For those who know what they are looking for, the journey to the twelfth-century Norman church of St. Mary the Virgin is still something of an adventure. Others—hikers, tourists, or just people who take a wrong turning—come upon the deserted church by accident.
The winding country lanes of that part of Kent—the county where St. Augustine landed in 597—are narrow, sometimes only allowing for one car to pass through. St. Mary’s, which was officially dedicated as the Nativity of the Blessed Virgin Mary, is in the hamlet of Luddenham, an Anglo-Saxon settlement situated on the verdant marshland opposite the Kentish Isle of Sheppey.
As Arthur Percival writes in his delightful little guide, the church was built because it was part of the manor house, Luddenham Court, which in turn was built because of the profusion of local spring water. The great conservative writer and contrarian, William Cobbett, visiting the area in 1821 said that it was “impossible to see a finer country than this.” Incidentally, if you wish to read the finest biography of Cobbett, go to G.K. Chesterton.
There are those in the Southern parts of the United States who still call the Civil War the “war of Northern aggression.” I have always preferred the more genteel description of those events as “the late unpleasantness.” For the English, our unpleasant experience of aggression was a little further back, in 1066, when the Norman conqueror, William, imposed an entirely alien culture on the Anglo-Saxon people; for some, that invasion still smarts.
William’s survey of his newly conquered land, the Domesday Book, was completed in 1086; it describes the hamlet of Luddenham as having a population of thirty-three households, seventeen villagers, ten smallholders and, intriguingly, six slaves. Like so many invaders, the Normans distributed the booty of their conquest to their own people, and so the “tenant-in-chief” recorded in 1086 is Bishop Odo of Bayeux, famous for the tapestry of the invasion.
Although it is likely there was a Saxon church in Luddenham before the conquest, it is the Norman church that the pilgrim or lost soul finds in the middle of a working farm today, with the manor adjacent. It has not been in use since the early seventies, yet it is described as “redundant but still consecrated.” In truth, it is not much to look at—it is bare and has a twelfth-century door with walls of that same vintage. The church is owned today by The Churches Conservation Trust, which keeps abandoned ancient churches from decay and, importantly, open for the visitor to wander inside.
Yet what a comfort it has been to enter that church these last weeks as the world grapples with the latest pandemic and so many experience something called “lockdown.” In semi-isolation a week or two ago, I set out to walk to the church, determined to pray in a place that, although “redundant,” had been a Christian church for more than 900 years.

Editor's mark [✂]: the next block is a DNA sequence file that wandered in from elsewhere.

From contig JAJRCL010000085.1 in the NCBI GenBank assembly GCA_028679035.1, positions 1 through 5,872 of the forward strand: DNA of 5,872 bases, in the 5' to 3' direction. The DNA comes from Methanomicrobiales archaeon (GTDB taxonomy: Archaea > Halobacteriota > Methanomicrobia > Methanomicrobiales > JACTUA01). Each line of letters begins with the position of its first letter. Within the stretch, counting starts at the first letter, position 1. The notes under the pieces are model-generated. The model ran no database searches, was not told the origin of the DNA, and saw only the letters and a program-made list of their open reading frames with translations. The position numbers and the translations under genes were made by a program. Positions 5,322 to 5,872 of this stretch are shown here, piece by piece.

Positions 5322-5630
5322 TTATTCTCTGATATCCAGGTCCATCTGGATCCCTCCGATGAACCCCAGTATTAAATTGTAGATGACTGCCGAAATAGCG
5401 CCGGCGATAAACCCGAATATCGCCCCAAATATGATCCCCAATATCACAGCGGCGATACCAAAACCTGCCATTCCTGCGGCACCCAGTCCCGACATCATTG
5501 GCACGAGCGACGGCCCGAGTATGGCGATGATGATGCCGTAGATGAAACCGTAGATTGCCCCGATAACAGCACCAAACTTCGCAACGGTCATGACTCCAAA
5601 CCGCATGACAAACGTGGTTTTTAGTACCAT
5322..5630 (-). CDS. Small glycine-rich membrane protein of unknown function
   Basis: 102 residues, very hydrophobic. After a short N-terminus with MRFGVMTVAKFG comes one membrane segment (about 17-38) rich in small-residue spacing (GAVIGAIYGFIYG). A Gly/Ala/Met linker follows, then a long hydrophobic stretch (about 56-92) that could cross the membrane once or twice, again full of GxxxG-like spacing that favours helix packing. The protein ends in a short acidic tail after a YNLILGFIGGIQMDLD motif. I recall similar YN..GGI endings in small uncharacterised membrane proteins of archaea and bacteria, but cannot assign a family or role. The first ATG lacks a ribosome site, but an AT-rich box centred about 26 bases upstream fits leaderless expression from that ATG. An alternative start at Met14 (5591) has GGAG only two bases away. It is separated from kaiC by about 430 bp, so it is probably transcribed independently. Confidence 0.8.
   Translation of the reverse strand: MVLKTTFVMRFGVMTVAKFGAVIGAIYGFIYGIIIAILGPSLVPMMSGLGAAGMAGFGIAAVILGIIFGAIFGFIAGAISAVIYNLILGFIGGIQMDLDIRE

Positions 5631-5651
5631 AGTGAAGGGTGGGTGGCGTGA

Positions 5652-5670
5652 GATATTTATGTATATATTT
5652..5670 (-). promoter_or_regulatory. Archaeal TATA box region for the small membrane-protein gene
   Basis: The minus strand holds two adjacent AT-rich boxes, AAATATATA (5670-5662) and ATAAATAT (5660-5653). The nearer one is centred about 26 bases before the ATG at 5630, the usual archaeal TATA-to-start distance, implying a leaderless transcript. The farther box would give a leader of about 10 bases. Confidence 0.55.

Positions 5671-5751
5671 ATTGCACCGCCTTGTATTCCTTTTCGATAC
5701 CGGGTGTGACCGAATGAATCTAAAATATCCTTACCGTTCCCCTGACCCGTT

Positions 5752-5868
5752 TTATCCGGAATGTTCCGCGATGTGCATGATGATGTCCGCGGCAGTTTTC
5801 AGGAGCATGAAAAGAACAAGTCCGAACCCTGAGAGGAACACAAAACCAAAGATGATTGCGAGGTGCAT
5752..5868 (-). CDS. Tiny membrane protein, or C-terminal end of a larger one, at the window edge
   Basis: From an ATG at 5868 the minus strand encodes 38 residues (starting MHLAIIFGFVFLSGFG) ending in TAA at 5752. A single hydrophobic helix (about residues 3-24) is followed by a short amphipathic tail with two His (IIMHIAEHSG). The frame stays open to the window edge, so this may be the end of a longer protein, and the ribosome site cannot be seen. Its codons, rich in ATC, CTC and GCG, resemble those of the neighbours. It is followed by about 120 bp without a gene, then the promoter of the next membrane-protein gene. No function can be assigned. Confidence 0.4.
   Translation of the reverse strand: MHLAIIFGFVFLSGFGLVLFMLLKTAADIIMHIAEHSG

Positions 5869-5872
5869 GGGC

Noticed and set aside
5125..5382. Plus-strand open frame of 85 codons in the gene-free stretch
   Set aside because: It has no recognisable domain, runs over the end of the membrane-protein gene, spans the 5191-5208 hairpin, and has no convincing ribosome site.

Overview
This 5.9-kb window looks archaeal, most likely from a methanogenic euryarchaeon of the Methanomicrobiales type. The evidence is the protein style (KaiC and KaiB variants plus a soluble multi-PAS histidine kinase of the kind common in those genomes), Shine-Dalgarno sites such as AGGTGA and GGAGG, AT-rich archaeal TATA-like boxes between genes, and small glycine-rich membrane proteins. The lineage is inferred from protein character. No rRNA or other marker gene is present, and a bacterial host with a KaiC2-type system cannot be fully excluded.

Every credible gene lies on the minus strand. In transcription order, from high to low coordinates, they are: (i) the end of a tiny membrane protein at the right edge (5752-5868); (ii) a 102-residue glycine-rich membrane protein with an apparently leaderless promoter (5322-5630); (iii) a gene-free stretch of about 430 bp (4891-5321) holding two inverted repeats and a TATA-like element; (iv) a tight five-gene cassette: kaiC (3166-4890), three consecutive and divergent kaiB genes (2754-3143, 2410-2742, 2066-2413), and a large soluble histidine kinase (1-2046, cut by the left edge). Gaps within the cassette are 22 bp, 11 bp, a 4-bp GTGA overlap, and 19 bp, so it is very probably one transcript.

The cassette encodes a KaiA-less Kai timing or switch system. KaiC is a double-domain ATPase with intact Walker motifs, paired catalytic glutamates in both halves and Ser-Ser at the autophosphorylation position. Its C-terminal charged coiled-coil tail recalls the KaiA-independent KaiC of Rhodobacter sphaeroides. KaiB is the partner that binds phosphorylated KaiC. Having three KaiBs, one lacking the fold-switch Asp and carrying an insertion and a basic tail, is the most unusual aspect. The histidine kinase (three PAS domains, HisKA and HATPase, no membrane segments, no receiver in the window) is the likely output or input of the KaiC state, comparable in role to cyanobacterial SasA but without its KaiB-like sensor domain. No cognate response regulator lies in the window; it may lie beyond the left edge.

There are no images or statues in the church, and the walls are a dull whitewash. Before the Reformation—or the “catastrophe” as Belloc called it, for such it was—the walls would have been bright with biblical and saintly portraits. There was a “real absence,” of course, for the Blessed Sacrament was not present, and had not been present since the time of Queen Mary, but, in a peculiar way, as I stood facing the wall where the Mass had been celebrated from the time of the Conqueror, or certainly his son, until another cruel tyrant betrayed England’s ancient religious heritage, there was a “Presence.” The walls spoke of all this building had seen and had survived.
Thoughts came to mind not only of the Reformation, when this church, although still Christian, lost its ancient worship but, more powerfully at this moment, of the Black Death, the pandemic that killed so many in the 14th century. It is perhaps, a cliché to talk of “walls speaking,” but speak they did on that windy afternoon with no one else in the church. The villagers who worshipped in that space would not have heard of “social distancing,” the prognostications of experts, or the vapid noise of the media, but the raw emotions of fear and anxiety in the face of a deadly disease are not separated by centuries.
They came through the decades, during times of war and pestilence, famine and fear, to the church, their church, which was always open, both for worship and comfort. Etymologically, the word comfort means to “strengthen greatly.” The people of the parish of Luddenham were strengthened for centuries in the one place where real comfort could be found. Not for them locked doors and decrees that the Last Rites must not be celebrated.
Many are writing their “virus diaries,” and publishing them, a genre that will become wearisome very quickly; there is only so much “love in a time of Corona” that the human heart can take, despite forced isolation. We do not have the diaries of the parishioners of St. Mary the Virgin. They lived, worked, married, and had families; then they died, in the “sure and certain hope of the Resurrection.”
At the very moment English churches were locked, the country was rededicated as the “Dowry of Mary,” the ancient title which would have warmed the hearts of Luddenham’s people for centuries. There is a spiritual component to this present crisis, as there is to every aspect of human existence. That is not to claim that the virus is “God’s curse;” it is merely to point out an essential truth. Like the Church of St. Mary the Virgin, Luddenham, some would say that the Catholic faith is “redundant” in England, or that it will be when this pandemic is over. Yet the walls are still standing, and they “strengthen greatly.” The church is redundant, but still consecrated; so is England, and so is the West.
Image: Kirkstall Abbey, Yorkshire, Evening by Thomas Girtin